May 2015 Bar Bulletin
Helping Victims of Domestic Violence Obtain Protection Orders
By William D. Braun
Last of Three Parts
(The second part of this series in last month's Bar Bulletin discussed the hearing process in a "typical" domestic violence case. This month's article discusses additional proceedings, the content of orders, the post-hearing process and other issues.)
Temporary Protection Orders Used in Place of Full Protection Orders
When the court grants a continuance or does not rule on a petition for a protection order at the full hearing, it signs an order "reissuing" the temporary protection order until the next scheduled court date. Sometimes, the court reissues a temporary protection order for an extended period of time.
Temporary protection orders issued for an extended period, however, are an inadequate substitute for full protection orders. First, the federal and state laws prohibiting a respondent from possessing a firearm only apply if the court issues a full order of protection (containing the necessary findings). A temporary protection order does not trigger the firearm prohibition.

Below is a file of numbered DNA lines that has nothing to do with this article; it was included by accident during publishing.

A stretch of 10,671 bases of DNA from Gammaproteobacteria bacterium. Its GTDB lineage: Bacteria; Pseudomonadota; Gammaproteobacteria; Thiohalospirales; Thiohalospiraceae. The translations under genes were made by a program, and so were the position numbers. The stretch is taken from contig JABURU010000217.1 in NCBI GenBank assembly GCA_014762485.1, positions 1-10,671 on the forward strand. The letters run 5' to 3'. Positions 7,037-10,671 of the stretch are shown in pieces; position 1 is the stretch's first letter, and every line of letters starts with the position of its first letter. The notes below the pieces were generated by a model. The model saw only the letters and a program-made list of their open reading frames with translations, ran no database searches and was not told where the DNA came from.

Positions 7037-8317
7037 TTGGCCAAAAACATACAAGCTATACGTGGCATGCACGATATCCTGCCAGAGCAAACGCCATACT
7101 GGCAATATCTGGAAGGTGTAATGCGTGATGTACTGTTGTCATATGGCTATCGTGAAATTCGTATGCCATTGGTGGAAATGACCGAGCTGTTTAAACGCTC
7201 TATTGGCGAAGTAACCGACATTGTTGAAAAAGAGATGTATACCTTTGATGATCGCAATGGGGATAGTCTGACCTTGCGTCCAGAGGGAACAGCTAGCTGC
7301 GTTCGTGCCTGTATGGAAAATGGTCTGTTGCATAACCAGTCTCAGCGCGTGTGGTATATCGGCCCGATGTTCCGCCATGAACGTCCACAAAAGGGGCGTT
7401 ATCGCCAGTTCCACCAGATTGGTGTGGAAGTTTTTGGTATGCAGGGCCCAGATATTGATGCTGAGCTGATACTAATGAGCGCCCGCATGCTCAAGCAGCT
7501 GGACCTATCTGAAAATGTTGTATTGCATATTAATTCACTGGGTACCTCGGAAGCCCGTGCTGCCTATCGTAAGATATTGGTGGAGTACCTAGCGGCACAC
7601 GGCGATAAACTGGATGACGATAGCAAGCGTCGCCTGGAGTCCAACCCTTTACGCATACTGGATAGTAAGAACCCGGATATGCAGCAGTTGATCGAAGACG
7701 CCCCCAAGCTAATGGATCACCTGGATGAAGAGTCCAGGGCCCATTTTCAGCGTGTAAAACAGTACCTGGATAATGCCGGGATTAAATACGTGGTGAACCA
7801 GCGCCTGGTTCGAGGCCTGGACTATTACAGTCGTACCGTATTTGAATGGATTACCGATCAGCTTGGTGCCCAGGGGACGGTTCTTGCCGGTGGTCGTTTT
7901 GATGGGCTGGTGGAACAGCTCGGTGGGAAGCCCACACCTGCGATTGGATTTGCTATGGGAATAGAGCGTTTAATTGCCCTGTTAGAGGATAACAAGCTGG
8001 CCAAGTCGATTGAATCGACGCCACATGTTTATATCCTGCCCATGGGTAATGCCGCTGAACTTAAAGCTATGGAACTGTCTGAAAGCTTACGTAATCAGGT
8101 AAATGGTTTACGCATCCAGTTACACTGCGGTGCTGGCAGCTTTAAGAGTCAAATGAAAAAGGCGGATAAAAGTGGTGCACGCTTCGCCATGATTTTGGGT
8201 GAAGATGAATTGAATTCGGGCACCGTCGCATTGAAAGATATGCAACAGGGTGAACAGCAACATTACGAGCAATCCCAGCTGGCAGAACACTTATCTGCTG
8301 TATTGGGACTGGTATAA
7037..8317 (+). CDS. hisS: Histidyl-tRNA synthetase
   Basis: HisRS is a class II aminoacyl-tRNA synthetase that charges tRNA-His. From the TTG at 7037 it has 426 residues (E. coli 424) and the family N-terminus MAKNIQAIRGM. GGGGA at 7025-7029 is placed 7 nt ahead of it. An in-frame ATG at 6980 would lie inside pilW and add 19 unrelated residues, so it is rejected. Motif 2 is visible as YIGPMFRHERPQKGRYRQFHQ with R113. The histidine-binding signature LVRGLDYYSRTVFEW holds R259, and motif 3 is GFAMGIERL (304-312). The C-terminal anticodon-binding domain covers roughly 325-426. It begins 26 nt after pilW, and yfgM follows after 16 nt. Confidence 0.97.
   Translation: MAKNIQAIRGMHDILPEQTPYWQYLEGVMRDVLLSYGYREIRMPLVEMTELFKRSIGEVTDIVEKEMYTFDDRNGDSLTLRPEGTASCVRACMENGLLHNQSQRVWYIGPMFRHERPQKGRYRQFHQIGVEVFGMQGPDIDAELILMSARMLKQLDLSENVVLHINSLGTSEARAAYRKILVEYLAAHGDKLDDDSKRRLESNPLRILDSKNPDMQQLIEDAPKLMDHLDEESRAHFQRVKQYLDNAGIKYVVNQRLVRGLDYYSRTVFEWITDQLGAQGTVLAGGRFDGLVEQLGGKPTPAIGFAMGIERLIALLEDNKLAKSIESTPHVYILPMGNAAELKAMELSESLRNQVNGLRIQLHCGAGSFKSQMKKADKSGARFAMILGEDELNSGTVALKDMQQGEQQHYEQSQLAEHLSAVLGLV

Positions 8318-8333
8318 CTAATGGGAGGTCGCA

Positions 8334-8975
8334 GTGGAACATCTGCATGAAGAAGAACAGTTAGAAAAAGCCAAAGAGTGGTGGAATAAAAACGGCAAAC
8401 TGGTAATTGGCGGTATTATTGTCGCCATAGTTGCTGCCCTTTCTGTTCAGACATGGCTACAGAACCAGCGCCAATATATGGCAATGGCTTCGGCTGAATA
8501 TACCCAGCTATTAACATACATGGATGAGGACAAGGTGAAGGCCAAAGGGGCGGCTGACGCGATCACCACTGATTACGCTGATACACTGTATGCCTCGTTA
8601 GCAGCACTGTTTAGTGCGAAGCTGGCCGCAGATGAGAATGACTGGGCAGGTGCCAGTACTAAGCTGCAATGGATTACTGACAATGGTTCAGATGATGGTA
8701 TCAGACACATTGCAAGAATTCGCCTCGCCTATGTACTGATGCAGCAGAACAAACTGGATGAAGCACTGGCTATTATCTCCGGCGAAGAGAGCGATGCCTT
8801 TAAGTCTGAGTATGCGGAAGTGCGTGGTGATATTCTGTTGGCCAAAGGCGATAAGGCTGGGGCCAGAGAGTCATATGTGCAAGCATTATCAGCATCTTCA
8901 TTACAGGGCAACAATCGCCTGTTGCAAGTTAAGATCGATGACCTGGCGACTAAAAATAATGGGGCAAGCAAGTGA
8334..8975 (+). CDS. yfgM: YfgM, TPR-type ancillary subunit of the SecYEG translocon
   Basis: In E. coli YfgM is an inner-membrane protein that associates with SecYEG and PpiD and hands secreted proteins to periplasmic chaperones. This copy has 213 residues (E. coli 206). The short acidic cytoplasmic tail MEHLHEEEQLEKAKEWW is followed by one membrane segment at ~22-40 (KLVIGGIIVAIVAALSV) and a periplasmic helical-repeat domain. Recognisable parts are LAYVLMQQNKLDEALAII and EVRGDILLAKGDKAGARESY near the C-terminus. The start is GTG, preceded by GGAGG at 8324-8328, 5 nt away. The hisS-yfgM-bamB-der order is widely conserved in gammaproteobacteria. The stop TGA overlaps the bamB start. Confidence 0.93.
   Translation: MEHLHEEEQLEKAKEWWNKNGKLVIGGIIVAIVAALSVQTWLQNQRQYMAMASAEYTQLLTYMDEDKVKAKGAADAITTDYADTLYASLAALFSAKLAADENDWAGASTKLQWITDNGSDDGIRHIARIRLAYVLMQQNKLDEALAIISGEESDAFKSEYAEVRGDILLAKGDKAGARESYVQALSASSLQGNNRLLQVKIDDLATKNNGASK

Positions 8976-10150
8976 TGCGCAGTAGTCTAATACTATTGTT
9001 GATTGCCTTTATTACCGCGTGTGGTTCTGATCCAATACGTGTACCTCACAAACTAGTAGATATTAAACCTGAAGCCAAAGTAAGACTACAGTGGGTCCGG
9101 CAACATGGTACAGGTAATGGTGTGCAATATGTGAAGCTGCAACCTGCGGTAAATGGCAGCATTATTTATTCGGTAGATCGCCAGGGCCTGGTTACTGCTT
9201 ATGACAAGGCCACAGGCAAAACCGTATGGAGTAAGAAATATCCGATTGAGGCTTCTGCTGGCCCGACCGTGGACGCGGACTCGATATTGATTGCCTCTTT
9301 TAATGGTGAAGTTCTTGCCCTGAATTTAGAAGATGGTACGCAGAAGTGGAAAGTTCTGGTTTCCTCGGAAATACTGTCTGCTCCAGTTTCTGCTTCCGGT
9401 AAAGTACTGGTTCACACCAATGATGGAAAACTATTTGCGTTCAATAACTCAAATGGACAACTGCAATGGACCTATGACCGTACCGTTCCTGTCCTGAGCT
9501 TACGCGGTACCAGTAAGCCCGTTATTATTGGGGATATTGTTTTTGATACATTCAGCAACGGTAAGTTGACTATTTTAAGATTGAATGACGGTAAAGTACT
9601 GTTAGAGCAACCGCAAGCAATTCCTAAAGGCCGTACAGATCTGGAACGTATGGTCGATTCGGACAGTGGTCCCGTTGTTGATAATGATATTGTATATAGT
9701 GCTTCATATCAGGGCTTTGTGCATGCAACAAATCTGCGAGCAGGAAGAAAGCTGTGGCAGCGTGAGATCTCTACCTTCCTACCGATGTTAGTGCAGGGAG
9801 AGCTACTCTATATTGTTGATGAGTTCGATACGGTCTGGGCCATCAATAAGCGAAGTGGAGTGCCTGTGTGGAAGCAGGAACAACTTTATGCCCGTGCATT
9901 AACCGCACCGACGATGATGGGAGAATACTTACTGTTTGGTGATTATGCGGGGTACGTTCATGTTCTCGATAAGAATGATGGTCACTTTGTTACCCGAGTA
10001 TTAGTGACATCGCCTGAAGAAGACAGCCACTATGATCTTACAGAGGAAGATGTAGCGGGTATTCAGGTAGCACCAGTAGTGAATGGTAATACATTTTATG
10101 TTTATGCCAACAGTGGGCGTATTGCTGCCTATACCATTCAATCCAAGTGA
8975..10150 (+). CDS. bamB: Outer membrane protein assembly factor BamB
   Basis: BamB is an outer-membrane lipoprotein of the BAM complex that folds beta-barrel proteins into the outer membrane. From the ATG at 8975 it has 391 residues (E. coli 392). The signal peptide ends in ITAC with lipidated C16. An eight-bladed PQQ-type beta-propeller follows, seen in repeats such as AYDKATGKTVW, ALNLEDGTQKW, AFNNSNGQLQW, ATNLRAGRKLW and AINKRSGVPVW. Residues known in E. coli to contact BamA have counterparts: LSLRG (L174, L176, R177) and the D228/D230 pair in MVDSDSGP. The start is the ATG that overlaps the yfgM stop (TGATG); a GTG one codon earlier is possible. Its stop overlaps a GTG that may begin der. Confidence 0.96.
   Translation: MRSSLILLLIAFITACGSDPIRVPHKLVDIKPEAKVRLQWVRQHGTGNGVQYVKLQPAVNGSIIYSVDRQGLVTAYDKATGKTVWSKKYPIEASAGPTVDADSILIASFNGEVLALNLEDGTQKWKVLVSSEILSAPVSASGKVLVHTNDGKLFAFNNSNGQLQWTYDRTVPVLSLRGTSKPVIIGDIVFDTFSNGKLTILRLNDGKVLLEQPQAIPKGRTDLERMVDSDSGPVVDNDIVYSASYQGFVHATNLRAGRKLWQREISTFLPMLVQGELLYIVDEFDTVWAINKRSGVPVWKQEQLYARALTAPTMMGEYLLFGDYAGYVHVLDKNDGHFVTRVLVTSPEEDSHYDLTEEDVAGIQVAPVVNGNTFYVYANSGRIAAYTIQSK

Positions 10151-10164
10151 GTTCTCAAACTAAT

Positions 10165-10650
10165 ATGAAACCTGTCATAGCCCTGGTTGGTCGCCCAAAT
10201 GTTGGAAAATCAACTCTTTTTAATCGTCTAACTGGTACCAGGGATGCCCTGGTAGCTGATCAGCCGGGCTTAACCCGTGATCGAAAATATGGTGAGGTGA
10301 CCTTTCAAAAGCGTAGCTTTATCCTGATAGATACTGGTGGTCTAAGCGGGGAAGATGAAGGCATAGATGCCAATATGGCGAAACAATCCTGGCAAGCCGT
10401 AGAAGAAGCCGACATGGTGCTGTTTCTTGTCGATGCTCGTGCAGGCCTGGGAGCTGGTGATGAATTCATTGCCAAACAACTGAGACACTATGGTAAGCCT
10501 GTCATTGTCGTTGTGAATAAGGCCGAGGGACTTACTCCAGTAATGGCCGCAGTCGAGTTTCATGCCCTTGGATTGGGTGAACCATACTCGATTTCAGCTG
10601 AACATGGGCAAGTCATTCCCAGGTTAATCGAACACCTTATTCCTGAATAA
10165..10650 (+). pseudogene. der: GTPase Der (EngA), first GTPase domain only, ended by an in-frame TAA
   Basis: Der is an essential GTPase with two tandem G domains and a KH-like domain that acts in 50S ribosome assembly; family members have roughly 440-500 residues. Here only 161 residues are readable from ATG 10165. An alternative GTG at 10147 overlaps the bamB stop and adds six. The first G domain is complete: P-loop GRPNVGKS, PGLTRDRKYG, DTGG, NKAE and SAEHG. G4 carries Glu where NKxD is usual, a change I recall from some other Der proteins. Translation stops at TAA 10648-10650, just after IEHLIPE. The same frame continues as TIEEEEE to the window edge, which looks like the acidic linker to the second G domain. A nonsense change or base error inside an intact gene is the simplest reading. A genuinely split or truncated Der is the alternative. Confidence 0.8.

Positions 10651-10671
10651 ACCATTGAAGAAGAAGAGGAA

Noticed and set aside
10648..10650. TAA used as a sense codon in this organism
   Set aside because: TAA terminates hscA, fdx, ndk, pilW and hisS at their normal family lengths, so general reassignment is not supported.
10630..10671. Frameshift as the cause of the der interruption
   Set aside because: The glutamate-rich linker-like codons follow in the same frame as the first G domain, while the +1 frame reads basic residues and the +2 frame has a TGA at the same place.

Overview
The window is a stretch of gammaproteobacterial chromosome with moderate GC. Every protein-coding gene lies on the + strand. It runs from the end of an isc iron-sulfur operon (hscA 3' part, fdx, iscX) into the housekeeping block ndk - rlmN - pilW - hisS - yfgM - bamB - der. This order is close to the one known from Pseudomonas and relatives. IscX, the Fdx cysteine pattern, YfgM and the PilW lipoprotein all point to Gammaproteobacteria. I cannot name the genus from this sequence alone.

Second, the DVPA does not allow temporary protection orders to exceed 14 days.1 To the extent a temporary protection order purports to last longer than 14 days, it arguably provides no protection to the victim beyond day 14.
Third, the authority granted the court in issuing full orders of protection under RCW 26.50.060 is more comprehensive than the authority granted the court in issuing ex parte temporary orders of protection under RCW 26.50.070.
Duration of Protection Orders
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